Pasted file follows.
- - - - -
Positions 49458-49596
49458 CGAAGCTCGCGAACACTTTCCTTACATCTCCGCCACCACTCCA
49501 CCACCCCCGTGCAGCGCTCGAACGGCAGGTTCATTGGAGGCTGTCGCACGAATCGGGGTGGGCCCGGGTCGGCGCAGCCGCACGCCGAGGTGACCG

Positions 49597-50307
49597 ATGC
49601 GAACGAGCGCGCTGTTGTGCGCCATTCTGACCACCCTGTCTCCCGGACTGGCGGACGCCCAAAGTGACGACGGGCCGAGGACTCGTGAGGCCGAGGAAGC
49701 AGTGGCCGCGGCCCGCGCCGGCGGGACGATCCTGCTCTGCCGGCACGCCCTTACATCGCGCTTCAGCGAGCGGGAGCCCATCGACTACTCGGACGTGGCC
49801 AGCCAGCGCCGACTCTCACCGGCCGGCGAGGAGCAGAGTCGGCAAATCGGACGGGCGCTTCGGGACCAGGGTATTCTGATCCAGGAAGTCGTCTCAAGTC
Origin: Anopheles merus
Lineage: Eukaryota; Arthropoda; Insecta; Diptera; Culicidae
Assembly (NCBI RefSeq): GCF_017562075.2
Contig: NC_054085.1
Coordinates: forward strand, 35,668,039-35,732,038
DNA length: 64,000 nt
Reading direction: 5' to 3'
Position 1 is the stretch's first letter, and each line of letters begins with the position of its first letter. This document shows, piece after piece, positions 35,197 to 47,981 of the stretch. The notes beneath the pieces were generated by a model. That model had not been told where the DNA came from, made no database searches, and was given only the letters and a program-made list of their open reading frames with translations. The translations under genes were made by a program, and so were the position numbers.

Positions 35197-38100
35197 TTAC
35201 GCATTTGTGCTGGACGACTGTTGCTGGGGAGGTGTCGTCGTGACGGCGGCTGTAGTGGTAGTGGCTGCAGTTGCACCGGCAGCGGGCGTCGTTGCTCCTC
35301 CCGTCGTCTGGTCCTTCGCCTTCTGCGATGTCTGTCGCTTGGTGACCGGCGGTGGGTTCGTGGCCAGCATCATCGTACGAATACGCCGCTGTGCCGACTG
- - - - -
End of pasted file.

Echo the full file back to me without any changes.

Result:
Positions 49458-49596
49458 CGAAGCTCGCGAACACTTTCCTTACATCTCCGCCACCACTCCA
49501 CCACCCCCGTGCAGCGCTCGAACGGCAGGTTCATTGGAGGCTGTCGCACGAATCGGGGTGGGCCCGGGTCGGCGCAGCCGCACGCCGAGGTGACCG

Positions 49597-50307
49597 ATGC
49601 GAACGAGCGCGCTGTTGTGCGCCATTCTGACCACCCTGTCTCCCGGACTGGCGGACGCCCAAAGTGACGACGGGCCGAGGACTCGTGAGGCCGAGGAAGC
49701 AGTGGCCGCGGCCCGCGCCGGCGGGACGATCCTGCTCTGCCGGCACGCCCTTACATCGCGCTTCAGCGAGCGGGAGCCCATCGACTACTCGGACGTGGCC
49801 AGCCAGCGCCGACTCTCACCGGCCGGCGAGGAGCAGAGTCGGCAAATCGGACGGGCGCTTCGGGACCAGGGTATTCTGATCCAGGAAGTCGTCTCAAGTC
Origin: Anopheles merus
Lineage: Eukaryota; Arthropoda; Insecta; Diptera; Culicidae
Assembly (NCBI RefSeq): GCF_017562075.2
Contig: NC_054085.1
Coordinates: forward strand, 35,668,039-35,732,038
DNA length: 64,000 nt
Reading direction: 5' to 3'
Position 1 is the stretch's first letter, and each line of letters begins with the position of its first letter. This document shows, piece after piece, positions 35,197 to 47,981 of the stretch. The notes beneath the pieces were generated by a model. That model had not been told where the DNA came from, made no database searches, and was given only the letters and a program-made list of their open reading frames with translations. The translations under genes were made by a program, and so were the position numbers.

Positions 35197-38100
35197 TTAC
35201 GCATTTGTGCTGGACGACTGTTGCTGGGGAGGTGTCGTCGTGACGGCGGCTGTAGTGGTAGTGGCTGCAGTTGCACCGGCAGCGGGCGTCGTTGCTCCTC
35301 CCGTCGTCTGGTCCTTCGCCTTCTGCGATGTCTGTCGCTTGGTGACCGGCGGTGGGTTCGTGGCCAGCATCATCGTACGAATACGCCGCTGTGCCGACTG